Can anybody please explain the affect of multicollinearity on Decision Tree algorithms (Classification and regression). I have done some searching but was not able to find the right answer as some say it affects it and others say it doesn't.
Desicion trees make no assumptions on relationships between features. It just constructs splits on single features that improves classification, based on an impurity measure like Gini or entropy. If features A, B are heavily correlated, no /little information can be gained from splitting on B after having split on A. So it would typically get ignored in favor of C.
Of course a single decision tree is very vulnerable to overfitting, so one must either limit depth, prune heavily or preferly average many using an ensemble. Such problems get worse with many features and possibly also with co-variance but this problem occurs independently from multicolinearity.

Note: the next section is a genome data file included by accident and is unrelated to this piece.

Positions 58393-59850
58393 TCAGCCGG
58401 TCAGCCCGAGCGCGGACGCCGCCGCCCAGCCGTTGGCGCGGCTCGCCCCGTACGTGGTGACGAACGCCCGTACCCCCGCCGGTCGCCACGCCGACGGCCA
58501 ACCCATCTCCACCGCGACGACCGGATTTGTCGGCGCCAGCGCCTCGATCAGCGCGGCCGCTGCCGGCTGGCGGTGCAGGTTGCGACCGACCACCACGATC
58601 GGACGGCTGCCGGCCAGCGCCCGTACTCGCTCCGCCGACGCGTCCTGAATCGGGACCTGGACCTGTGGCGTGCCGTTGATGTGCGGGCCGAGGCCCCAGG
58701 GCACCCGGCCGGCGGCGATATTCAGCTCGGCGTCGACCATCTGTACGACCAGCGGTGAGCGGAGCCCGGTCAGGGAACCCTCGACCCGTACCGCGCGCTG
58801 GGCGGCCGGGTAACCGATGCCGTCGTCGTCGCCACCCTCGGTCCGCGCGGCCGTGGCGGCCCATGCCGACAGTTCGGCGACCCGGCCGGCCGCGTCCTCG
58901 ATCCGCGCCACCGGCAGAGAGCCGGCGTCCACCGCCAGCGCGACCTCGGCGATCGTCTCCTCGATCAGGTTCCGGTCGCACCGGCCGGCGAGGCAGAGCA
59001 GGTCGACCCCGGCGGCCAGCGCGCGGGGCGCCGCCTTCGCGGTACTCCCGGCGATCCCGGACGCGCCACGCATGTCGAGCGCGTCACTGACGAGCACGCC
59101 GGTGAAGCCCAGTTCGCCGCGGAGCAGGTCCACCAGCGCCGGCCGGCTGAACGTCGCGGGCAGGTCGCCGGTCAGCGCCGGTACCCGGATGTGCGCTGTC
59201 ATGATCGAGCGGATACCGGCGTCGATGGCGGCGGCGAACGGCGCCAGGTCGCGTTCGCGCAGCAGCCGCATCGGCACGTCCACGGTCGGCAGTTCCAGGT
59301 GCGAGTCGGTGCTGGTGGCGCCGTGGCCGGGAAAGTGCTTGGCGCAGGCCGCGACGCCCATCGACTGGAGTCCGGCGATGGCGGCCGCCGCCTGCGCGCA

Note that single decision trees are intriniscally greedy algorithms - they will fit on the most effective variable they encounter, leaving other plausible variables out. In the case of multicollinearity, this will likely mean that there is a material probability that the algorithm fits not on the 'right' variable, but on a strong variable correlated with the right variable. If you chose a single decision tree because you wanted something that helped you explain the result, the explanation is thus not likely to be completely coherent or satisfactory.
If you didn't choose your single decision tree in order to get an interpretable result at some level this might not bother you - but if you weren't concerned for interpretation, it seems far more likely that you would have chosen an ensemble tree method or some other black box approach.